By AFSCME President Gerald McEntee FDL
Working families are struggling with the high cost of health care, yet the health care bill passed by the U.S. Senate on Christmas Eve would tax their health care benefits. That’s a terrible mistake. Unfortunately, even some progressive leaders, like my friend Sen. John Kerry, have been taken in by myths that favor the tax. In a Huffington Post article published earlier this week, Senator Kerry asserts that an excise tax on high cost health plans will help control health care costs without taxing workers. The facts simply don’t support his conclusion.
According to the Joint Committee on Taxation (JCT), the vast majority of revenue collected from the tax will come from individual income taxes and joint filers and not by insurance companies. Employers will respond to the tax by reducing the benefits they offer employees, so they can fit their premium charges under the tax threshold. To the extent insurance companies pay the tax, the tax will be directly passed through to employers and employees in the form of higher premium charges.
If Congress decides to tax health care benefits for the first time in American history, it will be middle class workers across America who will pay the price. The first thing employers will do is slash the health care benefits they provide to avoid the cost of the new tax. For years, workers have given up wage increases in order to protect their health benefits. Now, those workers and their families will lose the health benefits on which they rely.
The Congressional Budget Office (CBO) and many supporters of the excise tax on health care benefits claim employers will pass along cost savings to their employees in the form of raises. They may also believe in the tooth fairy. According to a recent Towers-Perrin study of 433 executives from midsize and large companies, nothing could be further from the truth. In fact, when asked what they would do, “If health care reform reduces benefit costs to the organization," only 9 percent of the executives responded by saying they would increase salaries. The Economic Policy Institute backs up that study with convincing research demonstrating that “health care cost increases do not correspond to major movements in wages or compensation.”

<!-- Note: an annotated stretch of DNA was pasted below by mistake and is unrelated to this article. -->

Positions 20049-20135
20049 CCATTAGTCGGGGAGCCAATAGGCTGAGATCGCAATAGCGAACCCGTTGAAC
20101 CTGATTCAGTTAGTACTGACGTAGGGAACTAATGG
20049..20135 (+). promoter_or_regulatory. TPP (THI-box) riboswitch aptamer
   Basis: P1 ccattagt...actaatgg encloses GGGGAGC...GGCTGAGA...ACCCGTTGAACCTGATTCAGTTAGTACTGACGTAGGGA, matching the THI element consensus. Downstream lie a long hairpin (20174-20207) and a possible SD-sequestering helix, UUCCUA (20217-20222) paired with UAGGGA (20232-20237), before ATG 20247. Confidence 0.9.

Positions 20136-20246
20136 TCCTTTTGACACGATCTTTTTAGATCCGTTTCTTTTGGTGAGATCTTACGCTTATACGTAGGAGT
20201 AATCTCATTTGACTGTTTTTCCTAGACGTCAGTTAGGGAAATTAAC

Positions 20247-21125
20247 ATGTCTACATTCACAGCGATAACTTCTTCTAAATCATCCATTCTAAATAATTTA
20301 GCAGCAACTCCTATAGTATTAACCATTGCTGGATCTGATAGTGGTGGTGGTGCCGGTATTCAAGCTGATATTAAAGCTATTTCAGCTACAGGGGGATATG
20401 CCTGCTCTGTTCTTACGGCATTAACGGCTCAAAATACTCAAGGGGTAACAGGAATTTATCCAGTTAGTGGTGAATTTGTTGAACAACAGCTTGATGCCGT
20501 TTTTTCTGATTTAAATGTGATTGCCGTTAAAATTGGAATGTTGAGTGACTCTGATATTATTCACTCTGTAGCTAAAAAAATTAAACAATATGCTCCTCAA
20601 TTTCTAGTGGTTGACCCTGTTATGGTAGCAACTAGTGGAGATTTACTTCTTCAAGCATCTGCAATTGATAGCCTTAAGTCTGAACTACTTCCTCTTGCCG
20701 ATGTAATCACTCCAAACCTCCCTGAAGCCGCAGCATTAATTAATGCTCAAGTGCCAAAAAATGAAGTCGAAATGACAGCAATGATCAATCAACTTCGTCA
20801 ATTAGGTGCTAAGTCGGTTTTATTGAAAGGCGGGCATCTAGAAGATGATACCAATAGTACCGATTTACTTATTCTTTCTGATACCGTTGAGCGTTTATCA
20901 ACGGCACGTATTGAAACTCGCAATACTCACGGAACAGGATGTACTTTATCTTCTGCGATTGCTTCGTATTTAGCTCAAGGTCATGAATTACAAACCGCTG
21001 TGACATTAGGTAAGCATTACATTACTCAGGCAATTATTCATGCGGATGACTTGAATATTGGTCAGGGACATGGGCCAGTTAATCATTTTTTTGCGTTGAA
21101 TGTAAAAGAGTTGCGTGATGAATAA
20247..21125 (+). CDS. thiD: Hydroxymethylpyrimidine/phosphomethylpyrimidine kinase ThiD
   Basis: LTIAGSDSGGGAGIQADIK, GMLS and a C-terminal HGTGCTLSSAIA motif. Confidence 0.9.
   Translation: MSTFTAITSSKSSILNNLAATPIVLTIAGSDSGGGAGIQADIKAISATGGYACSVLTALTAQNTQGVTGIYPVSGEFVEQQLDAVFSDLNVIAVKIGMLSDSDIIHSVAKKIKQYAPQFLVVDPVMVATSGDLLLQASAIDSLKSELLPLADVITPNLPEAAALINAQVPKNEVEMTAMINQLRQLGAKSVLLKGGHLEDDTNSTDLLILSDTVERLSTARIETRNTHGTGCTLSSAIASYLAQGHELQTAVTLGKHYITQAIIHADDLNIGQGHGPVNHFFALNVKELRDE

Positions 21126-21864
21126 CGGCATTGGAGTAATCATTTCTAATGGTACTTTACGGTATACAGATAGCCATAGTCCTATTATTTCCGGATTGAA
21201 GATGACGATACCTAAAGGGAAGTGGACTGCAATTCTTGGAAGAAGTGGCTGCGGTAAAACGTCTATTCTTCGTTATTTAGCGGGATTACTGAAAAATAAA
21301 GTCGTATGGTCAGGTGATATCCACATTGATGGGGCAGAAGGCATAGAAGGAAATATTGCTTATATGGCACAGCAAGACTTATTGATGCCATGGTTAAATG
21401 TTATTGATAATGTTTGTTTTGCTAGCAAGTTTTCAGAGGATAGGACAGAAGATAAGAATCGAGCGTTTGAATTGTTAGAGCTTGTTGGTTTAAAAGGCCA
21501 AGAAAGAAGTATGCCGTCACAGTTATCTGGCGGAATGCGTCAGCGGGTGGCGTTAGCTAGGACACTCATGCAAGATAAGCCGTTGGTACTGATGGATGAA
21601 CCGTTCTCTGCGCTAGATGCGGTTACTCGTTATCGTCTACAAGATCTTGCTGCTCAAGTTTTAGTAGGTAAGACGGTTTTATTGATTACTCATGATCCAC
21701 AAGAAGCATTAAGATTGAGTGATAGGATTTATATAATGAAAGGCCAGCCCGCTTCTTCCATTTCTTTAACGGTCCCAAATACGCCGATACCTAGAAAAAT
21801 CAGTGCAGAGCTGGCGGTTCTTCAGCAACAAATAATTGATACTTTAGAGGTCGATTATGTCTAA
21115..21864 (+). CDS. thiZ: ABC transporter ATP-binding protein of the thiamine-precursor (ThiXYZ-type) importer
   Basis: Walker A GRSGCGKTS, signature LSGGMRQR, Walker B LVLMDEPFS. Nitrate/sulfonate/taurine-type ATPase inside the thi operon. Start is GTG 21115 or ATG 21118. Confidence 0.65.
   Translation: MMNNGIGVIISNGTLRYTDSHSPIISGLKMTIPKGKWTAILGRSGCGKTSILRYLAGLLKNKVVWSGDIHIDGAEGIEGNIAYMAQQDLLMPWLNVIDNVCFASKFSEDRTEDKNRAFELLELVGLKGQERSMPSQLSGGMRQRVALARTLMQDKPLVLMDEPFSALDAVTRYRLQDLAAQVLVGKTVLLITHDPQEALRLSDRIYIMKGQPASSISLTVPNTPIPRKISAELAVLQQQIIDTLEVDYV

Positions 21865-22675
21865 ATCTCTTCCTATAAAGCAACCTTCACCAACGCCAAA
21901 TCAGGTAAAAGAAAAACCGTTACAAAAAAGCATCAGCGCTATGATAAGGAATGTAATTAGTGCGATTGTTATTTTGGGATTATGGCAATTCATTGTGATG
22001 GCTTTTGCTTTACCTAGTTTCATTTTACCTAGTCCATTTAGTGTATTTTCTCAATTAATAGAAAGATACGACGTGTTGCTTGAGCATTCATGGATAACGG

Many of the proponents of the excise tax, including Office of Management and Budget (OMB) Director Peter Orszag, see virtue in the fact that it will force companies to trim their benefits and require workers to pick-up more of their health care tab. That’s a double whammy for workers. More importantly, it is certainly not the “change” our members expected when they knocked on doors and cast their ballots for President Obama and Vice President Biden. We believed their promise that health care reform would include a guarantee that workers who liked their health care benefits would keep them. A tax that falls disproportionately on older workers, workers at smaller firms and others with decent but not extravagant health care does not keep that promise. And it does not make sense.
The excise tax is not essential, or even relevant, to health care reform. The excise tax is a tax policy, not a health care policy. The CBO’s scoring of the Senate bill underscores this point. CBO calculates that the Senate bill will decrease the federal budget deficit by $130 billion over the 2010-2019 period while the excise tax will raise $149 billion. These numbers clearly demonstrate that the excise tax is not a necessary component of health care reform, even as a financing mechanism. It is simply a method to raise revenues to reduce the deficit.
There are far better alternatives for funding health care reform, just as there are better ways to reduce the deficit. The House bill would do it by asking the wealthy to do their part through a small surcharge on families earning more than $1 million annually. It asks the wealthiest Americans, and the insurance companies responsible for skyrocketing costs, to pay their fair share. And importantly, it doesn’t unfairly place the burden of reform on America’s middle class.
Make no mistake: A tax on health benefits will increase the taxes on the middle class. It will add to the burdens faced by middle class families already struggling with the high cost of health care coverage. It is a big mistake that needs to be corrected before Congress finalizes the bill. We are at a pivotal moment in the debate. The time for action is upon us. President Obama and members of the House must tell the Senate that their misguided and unnecessary tax on health benefits cannot survive in the final version of health care reform.